GREEN COVE SPRINGS – The intersection of Henley Road and County Road 220 will one day be drastically different if the Board of County Commissioners approves a recommendation from the Florida …
GREEN COVE SPRINGS – The intersection of Henley Road and County Road 220 will one day be drastically different if the Board of County Commissioners approves a recommendation from the Florida Department of Transportation.
During the Sept. 11 BCC regular meeting, Clay County Engineering and Public Works Director Dale Smith presented a change that if implemented, would see the intersection of Henley Road and CR 220 maintain its current design based on 2040 projections. County Commissioner Wayne Bolla joked that some of the BCC will be dead before then.
A recent study determined that even with planned upcoming improvements to the intersection, the year 2040 growth rate projections will result in the equivalent of the intersection getting a failing grade from the state for its inability to handle traffic smoothly and safely.
“FDOT looked at what we had and the intersection, which was the typical intersection that you would propose, has this nice four-lane road coming down to an intersection winding out to get in this turn lane and things like that, and all we were doing was getting there faster but not getting through the intersection,” Smith said. “It was going to be a failing intersection in 2045.”
Smith said FDOT is proposing an entirely new concept for the future intersection, called a quadrant intersection.
“I sat through the first half of the meeting with my arms crossed thinking this will never work, but by the time they spent an hour showing this and discussing this...it’s the only thing that will really help out the intersection,” Smith said.
A quadrant intersection involves a one-way road that diverts cars going east to get on to Henley Road to completely bypass the light at that intersection. This one-way road would take drivers behind the gas station on Henley Road to a right turn, or left turn, to actually get on Henley Road.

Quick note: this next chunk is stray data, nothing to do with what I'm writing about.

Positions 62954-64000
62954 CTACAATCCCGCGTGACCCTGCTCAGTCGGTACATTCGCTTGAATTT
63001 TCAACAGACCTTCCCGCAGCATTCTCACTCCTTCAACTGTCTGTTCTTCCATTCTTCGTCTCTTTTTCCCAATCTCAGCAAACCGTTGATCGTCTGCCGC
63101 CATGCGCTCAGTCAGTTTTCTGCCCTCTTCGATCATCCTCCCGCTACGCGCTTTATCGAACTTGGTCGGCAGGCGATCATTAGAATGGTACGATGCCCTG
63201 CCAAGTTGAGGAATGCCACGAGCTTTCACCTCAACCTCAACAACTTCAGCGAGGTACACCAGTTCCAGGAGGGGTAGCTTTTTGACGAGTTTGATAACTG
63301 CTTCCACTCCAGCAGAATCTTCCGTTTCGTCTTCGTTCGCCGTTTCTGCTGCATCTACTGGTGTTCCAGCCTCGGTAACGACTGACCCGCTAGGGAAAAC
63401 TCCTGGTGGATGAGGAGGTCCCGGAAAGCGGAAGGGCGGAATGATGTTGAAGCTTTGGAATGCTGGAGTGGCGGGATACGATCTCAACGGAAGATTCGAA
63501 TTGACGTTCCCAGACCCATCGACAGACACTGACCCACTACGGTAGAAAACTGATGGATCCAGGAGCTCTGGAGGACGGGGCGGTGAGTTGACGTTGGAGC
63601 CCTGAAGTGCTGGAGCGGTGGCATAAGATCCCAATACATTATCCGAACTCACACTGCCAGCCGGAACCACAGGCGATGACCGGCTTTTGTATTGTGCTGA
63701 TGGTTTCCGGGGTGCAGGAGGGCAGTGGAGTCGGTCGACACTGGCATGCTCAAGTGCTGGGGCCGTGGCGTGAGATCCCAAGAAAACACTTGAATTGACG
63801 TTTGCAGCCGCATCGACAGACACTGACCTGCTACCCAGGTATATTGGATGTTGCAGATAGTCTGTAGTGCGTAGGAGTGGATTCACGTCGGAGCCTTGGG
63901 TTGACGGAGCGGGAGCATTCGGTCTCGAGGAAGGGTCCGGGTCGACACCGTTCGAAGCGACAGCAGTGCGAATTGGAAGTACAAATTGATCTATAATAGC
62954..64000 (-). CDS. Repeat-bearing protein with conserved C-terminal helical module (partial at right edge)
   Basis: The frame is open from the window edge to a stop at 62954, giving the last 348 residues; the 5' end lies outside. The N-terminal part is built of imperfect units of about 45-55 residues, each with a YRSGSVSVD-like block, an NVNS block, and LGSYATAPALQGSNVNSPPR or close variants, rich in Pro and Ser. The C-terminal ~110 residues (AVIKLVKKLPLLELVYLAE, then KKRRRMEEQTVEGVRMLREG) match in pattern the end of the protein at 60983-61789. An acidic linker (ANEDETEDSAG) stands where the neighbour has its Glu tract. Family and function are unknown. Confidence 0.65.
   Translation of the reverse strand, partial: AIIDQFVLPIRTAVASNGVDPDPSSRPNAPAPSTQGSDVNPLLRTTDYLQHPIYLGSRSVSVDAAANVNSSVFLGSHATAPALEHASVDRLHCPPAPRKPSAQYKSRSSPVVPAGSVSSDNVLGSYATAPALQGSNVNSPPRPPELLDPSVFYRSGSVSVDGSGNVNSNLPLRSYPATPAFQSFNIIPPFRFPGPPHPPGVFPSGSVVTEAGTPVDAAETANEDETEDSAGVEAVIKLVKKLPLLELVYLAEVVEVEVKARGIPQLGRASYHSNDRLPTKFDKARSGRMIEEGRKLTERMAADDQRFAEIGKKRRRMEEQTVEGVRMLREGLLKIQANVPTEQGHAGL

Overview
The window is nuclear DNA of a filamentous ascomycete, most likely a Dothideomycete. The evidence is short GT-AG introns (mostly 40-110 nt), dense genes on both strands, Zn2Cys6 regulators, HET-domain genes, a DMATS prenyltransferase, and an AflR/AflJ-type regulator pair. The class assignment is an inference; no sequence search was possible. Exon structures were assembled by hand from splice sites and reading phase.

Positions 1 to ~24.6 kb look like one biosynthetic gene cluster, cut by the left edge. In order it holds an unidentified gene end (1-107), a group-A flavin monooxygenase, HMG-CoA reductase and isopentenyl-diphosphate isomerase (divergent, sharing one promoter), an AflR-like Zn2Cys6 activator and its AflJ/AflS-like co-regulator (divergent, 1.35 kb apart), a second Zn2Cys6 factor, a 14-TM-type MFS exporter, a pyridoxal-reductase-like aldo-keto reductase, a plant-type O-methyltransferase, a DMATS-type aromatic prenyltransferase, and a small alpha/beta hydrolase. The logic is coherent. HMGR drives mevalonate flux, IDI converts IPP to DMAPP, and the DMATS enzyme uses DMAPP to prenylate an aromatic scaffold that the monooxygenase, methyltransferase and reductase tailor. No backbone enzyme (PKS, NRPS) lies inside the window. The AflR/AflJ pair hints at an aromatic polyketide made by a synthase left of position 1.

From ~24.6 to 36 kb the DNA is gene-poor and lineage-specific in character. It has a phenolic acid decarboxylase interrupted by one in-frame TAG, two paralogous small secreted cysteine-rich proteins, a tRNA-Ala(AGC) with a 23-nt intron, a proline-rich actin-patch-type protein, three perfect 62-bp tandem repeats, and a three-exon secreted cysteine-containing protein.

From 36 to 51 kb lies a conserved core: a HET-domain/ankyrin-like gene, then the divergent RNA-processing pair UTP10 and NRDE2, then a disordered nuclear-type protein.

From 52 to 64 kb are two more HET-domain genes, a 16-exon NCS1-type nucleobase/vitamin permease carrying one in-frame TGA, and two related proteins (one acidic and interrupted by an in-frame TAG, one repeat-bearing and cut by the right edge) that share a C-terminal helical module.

“The problem that you have is currently, today, it’s a four-phase signal...which means you stop each side to let one quadrant go, the next quadrant, the next quadrant and that’s why everything backs up as long as it does,” Smith said. “What [the quadrant intersection] will do is you’ll have an intersection at Henley without any turn lanes. You’ll actually have to come down 220 – this is the quadrant portion of it – and it’ll bring you back to Henley when you go north and south. It’s sort of an unusual design in that you’re adding a traffic light to improve traffic going through the intersection.”
Some BCC members found it unusual too, to the point where before taking FDOT up on its recommendation, they wished to see this concept in action.
“I understand the concept, but I’d like to see it in action and actually working,” County Commissioner Mike Cella said.
County Manager Stephanie Kopelousos said she would get the FDOT and their consultant to get the BCC some examples of a quadrant intersection working in real life. The proposal will come up in future BCC meetings as no action was taken on the issue.
In other business, the BCC came to a consensus to put $400,000 that would go to the Clay County Council on Aging as part of that agency’s 2018-19 tentative budget into the budget reserves.
Their reasoning for this stems back to their months-long saga with the Council on Aging. Not only does the Council on Aging owe the BCC money, which they have, after a considerable amount of time, finally started paying back, they have failed to provide the BCC with an action plan on fixing the problems the BCC has with their transportation services. When the Council on Aging does provide the fixes the BCC wants, the money from the reserves will be placed in the Council on Aging’s budget, although the BCC is unsure if the Council on Aging needs the full $400,000.